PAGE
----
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Toxicol Lett. 2004 Dec 30;154(3):183-9.

Mercury concentrations in brain and kidney following ethylmercury, methylmercury and Thimerosal administration to neonatal mice.

Author information

1
Laboratory of Neurobiology, Neurotoxicology Group, National Institute of Environmental Health Sciences, P.O. Box 12233, MD C1-04, Research Triangle Park, NC 27709, USA. harry@niesh.nih.gov

Abstract

The distribution of mercury to the brain following an injection of methylmercury (MeHg) or ethylmercury (EtHg) was examined in immature mice. Postnatal day (PND) 16 CD1 mice received MeHg chloride either by IM injection or by gavage. At 24 h and 7 days post-injection, total mercury concentrations were determined in blood, kidney, brain, and muscle by cold vapor atomic fluorescence spectrometry. At 24 h, an IM injection of MeHg chloride (17.4 microg) produced total mercury concentrations in the blood (6.2 +/- 0.9 microg/g), brain (5.6 +/- 1.3 microg; 0.6% delivered dose), and kidney (25.2 +/- 5.6 microg; 1.1%), approximately 30% of that obtained from oral administration (blood: 17.9 +/- 1.0 microg; brain: 16.1 +/- 1.2 microg, 1.5%; kidney: 64.9 +/- 6.3 microg, 2.7%). For comparison, PND 16 mice received an IM injection of concentrated dosing suspensions (2 microl dosing vol.) for EtHg chloride (6 microg) or Thimerosal (15.4 microg). For EtHg, approximately 0.39 +/- 0.06% of the injected mercury was detected in the brain and 3.5 +/- 0.6% in the kidney at 24 h. Thimerosal IM injection resulted in 0.22 +/- 0.04% in the brain, and 1.7 +/- 0.3% in the kidney. By 7 days, mercury levels decreased in the blood but were unchanged in the brain. An acute IM injection to adult mice of each suspension at a 10-fold higher dose resulted an average 0.1% mercury in the brain, and higher levels in the blood, kidney, and muscle as compared to the young. In immature mice, MeHg delivered via oral route of administration resulted in significantly greater tissue levels as compared to levels from IM injection. Comparisons of tissue distribution following IM administration suggest that an oral route of administration for mercury is not comparable to an IM delivery and that MeHg does not appear to be a good model for EtHg-containing compounds.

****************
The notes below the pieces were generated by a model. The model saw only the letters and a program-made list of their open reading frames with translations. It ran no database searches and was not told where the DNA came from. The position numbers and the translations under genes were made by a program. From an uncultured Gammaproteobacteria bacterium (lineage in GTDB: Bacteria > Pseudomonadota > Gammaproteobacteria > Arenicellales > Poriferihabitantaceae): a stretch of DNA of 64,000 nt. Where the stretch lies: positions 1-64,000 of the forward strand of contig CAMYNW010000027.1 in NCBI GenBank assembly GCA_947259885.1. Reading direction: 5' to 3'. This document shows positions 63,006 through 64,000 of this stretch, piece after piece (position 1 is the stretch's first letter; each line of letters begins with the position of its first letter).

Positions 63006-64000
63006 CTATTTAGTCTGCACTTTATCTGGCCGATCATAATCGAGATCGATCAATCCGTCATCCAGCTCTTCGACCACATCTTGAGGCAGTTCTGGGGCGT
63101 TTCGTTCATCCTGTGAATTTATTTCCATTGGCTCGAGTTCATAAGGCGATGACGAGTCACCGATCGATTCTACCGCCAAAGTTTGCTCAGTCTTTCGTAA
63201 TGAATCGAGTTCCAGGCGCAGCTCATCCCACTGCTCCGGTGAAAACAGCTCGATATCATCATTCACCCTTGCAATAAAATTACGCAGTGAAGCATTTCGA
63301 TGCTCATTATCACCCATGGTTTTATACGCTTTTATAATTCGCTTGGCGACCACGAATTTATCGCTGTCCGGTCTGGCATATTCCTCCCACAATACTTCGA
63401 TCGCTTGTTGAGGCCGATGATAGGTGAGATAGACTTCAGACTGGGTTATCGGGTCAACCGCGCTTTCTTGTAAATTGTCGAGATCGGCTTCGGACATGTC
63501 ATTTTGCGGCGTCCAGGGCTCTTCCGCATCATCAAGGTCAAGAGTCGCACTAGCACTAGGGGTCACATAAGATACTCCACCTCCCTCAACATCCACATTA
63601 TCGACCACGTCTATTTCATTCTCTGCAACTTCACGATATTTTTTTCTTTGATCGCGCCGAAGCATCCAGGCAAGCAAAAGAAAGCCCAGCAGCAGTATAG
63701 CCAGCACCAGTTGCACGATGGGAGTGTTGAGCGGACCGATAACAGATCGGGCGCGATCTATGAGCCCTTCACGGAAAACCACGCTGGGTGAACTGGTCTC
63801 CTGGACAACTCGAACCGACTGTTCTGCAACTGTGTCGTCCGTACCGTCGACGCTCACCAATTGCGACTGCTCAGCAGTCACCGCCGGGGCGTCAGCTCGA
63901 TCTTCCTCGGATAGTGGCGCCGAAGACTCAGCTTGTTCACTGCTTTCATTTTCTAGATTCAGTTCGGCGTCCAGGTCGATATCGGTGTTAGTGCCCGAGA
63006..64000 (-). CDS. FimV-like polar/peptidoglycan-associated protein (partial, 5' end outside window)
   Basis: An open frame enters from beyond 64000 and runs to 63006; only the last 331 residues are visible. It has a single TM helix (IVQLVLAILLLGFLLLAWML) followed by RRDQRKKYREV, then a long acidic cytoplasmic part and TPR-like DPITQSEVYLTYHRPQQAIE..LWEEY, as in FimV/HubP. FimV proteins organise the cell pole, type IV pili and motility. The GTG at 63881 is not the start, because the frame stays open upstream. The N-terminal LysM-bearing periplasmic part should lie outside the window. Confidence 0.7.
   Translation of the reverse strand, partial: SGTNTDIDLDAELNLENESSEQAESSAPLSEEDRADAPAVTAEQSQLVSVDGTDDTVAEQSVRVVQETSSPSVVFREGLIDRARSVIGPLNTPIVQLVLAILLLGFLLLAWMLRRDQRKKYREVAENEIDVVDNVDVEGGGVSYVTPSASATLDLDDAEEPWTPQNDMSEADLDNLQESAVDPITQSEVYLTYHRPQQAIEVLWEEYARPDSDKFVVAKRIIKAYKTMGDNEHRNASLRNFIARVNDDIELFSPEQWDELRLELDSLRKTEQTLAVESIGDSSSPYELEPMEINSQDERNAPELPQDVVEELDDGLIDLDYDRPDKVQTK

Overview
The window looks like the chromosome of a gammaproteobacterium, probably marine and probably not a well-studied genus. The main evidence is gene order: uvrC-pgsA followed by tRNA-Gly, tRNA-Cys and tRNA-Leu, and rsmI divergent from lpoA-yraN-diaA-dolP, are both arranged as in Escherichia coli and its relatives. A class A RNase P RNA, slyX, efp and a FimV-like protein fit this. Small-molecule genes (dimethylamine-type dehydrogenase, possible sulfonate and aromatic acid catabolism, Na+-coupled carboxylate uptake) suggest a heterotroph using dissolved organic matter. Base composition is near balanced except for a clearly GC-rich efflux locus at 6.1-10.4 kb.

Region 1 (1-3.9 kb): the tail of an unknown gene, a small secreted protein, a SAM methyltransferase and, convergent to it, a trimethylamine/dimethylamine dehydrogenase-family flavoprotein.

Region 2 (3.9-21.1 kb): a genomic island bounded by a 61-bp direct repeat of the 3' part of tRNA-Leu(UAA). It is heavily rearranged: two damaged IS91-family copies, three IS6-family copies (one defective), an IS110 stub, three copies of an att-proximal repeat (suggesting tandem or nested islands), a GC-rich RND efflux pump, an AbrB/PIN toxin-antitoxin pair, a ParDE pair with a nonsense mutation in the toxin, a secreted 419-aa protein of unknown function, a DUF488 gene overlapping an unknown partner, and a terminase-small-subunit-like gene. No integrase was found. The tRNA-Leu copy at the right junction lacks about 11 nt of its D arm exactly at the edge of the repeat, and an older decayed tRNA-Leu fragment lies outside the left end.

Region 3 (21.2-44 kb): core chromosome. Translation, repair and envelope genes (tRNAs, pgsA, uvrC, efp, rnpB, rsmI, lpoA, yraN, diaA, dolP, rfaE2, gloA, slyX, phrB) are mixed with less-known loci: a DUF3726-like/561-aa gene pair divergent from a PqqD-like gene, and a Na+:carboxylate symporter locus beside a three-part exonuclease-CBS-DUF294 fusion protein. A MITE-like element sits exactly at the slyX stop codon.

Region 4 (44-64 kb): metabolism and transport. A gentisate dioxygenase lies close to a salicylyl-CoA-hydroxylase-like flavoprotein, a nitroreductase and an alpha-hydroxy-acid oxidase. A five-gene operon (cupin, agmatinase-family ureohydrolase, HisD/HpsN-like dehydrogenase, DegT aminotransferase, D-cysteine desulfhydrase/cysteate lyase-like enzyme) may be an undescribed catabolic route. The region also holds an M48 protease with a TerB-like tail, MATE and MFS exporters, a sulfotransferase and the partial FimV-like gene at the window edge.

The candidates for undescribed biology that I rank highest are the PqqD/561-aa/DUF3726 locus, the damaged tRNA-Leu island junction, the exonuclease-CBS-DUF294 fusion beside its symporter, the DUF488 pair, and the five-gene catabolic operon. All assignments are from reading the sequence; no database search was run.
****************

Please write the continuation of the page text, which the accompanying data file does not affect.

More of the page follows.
PMID:
15501610
DOI:
10.1016/j.toxlet.2004.07.014
[Indexed for MEDLINE]

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